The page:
Dendritic maturation of displaced putative cholinergic amacrine cells in the rabbit retina

Shaun Patrick Collin, Rachel O. Wong

    Research output: Contribution to journalArticle

    41 Citations (Scopus)

    Abstract

    The dendritic trees of Cb, cholinergic, amacrine cells in the ganglion cell layer of the developing rabbit retina are revealed by intracellular injection with Lucifer yellow to have the adult dendritic branching pattern at birth. It is demonstrated that these cells maintain a constant number of dendritic branches throughout postnatal development and that their dendritic trees increase in size by the growth and subsequent elongation of all branches. Proximal and distal dendrites increase in length by almost the same proportions between birth and adulthood.

    Although the adult pattern of dendritic branching of Cb amacrine cells is established by birth, dendrities in the young possess numerous short appendages (1–5 μm in length) resembling the “dendritic spines” of immature cat retinal ganglion cells. Some of these structures remain on the dendrites of adult cells but the majority are lost at the end of the third postnatal week. As dendritic spines disappear, the dendrites of Cb amacrine cells, especially the distal portion of the tree, acquire numerous varicosities. At each stage after P10, the gain in the number of varicosities greatly exceeds the loss in spines; this is not consistent with the hypothesis that all varicosities are retracted dendritic spines. The rapid increase in the number of varicosities on distal dendrites of Cb amacrine cells during the first 3 postnatal weeks coincides with the maturation of amacrine cell physiological responses.

    There is no distinct centroperipheral gradient in the postnatal dendritic maturation (acquisition of varicosities, loss of spines, attainment of the adult number of branches) of Cb amacrine cells from the visual streak to the peripheral retina. However, the area of their dendritic tree increases relatively more in the retinal periphery compared to that in the visual streak.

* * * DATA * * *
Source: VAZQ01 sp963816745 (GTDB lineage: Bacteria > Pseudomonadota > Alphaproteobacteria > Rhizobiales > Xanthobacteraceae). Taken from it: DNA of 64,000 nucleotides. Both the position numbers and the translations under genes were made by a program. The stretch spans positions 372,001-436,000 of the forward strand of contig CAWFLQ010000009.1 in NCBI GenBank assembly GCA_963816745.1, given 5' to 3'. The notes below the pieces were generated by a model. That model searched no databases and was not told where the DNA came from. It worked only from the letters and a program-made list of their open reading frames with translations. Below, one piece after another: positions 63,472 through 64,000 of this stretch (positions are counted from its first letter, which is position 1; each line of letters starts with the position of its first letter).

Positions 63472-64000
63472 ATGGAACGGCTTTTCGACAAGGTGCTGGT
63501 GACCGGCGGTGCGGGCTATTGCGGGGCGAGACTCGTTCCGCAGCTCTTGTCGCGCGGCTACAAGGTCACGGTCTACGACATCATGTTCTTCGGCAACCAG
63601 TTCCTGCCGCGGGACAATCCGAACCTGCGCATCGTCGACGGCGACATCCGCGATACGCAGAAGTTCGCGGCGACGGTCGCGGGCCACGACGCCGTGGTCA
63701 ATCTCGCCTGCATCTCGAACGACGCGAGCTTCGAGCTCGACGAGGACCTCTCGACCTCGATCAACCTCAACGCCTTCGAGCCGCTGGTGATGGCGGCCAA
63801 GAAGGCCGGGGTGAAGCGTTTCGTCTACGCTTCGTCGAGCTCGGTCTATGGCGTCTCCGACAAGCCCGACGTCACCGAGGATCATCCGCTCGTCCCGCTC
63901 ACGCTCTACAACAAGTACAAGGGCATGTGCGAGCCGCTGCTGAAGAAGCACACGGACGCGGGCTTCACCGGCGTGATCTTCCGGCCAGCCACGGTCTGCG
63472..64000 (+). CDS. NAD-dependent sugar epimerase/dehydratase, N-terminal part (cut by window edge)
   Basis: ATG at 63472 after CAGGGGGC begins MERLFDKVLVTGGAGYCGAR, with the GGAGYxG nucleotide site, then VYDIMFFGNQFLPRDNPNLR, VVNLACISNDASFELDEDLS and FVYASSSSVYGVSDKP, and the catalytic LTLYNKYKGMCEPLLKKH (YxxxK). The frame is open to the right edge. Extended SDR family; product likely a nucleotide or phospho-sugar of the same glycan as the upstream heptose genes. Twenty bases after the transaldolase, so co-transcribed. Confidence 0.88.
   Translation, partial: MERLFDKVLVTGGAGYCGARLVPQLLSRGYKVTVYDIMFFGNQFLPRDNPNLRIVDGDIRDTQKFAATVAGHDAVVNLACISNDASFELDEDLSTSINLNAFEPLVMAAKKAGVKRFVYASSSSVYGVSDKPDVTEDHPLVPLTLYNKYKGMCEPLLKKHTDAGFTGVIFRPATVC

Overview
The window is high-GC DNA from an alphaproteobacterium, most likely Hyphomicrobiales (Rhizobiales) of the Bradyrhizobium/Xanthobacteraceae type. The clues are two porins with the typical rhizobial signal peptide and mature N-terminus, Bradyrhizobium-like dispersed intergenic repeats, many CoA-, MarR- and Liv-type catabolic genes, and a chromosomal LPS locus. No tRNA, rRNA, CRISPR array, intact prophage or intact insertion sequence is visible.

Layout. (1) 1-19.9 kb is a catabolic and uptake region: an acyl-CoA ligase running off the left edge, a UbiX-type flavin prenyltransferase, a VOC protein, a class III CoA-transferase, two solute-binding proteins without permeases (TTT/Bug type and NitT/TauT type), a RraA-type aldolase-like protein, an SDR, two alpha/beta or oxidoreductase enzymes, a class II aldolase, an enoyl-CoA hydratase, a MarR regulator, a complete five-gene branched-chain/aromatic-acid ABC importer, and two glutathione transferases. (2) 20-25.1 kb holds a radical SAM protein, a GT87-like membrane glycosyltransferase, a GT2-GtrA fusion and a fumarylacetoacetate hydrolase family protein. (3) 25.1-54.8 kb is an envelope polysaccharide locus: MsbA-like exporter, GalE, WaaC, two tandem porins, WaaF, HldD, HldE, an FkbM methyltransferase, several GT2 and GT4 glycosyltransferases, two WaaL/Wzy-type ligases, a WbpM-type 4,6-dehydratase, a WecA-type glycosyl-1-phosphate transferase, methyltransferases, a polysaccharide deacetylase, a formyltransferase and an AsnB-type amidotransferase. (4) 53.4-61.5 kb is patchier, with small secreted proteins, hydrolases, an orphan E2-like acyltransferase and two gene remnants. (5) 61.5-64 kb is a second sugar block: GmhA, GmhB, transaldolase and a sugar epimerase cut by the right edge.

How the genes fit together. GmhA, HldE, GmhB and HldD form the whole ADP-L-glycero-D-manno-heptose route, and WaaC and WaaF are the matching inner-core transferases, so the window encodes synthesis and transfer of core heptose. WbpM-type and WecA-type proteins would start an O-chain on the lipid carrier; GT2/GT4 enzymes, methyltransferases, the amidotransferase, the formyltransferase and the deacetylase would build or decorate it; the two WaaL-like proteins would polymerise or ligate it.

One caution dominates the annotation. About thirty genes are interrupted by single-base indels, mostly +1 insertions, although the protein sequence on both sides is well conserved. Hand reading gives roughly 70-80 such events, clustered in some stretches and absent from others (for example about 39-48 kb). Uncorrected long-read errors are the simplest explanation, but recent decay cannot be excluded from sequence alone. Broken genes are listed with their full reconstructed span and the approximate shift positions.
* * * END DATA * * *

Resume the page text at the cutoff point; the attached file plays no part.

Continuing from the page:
Original languageEnglish
    Pages (from-to)164-178
    Number of pages14
    JournalThe Journal of Comparative Neurology
    Volume287
    Issue number2
    DOIs
    Publication statusPublished - 8 Sep 1989

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    Amacrine Cells
    Cholinergic Agents
    Retina
    Dendrites
    Rabbits
    Dendritic Spines
    Parturition
    Spine
    Retinal Ganglion Cells
    Ganglia
    Cats
    Injections
    Growth

    Cite this

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    title = "Dendritic maturation of displaced putative cholinergic amacrine cells in the rabbit retina",
    abstract = "The dendritic trees of Cb, cholinergic, amacrine cells in the ganglion cell layer of the developing rabbit retina are revealed by intracellular injection with Lucifer yellow to have the adult dendritic branching pattern at birth. It is demonstrated that these cells maintain a constant number of dendritic branches throughout postnatal development and that their dendritic trees increase in size by the growth and subsequent elongation of all branches. Proximal and distal dendrites increase in length by almost the same proportions between birth and adulthood.Although the adult pattern of dendritic branching of Cb amacrine cells is established by birth, dendrities in the young possess numerous short appendages (1–5 μm in length) resembling the “dendritic spines” of immature cat retinal ganglion cells. Some of these structures remain on the dendrites of adult cells but the majority are lost at the end of the third postnatal week. As dendritic spines disappear, the dendrites of Cb amacrine cells, especially the distal portion of the tree, acquire numerous varicosities. At each stage after P10, the gain in the number of varicosities greatly exceeds the loss in spines; this is not consistent with the hypothesis that all varicosities are retracted dendritic spines. The rapid increase in the number of varicosities on distal dendrites of Cb amacrine cells during the first 3 postnatal weeks coincides with the maturation of amacrine cell physiological responses.There is no distinct centroperipheral gradient in the postnatal dendritic maturation (acquisition of varicosities, loss of spines, attainment of the adult number of branches) of Cb amacrine cells from the visual streak to the peripheral retina. However, the area of their dendritic tree increases relatively more in the retinal periphery compared to that in the visual streak.",
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    Dendritic maturation of displaced putative cholinergic amacrine cells in the rabbit retina. / Collin, Shaun Patrick; Wong, Rachel O.

    In: The Journal of Comparative Neurology, Vol. 287, No. 2, 08.09.1989, p. 164-178.

    Research output: Contribution to journalArticle

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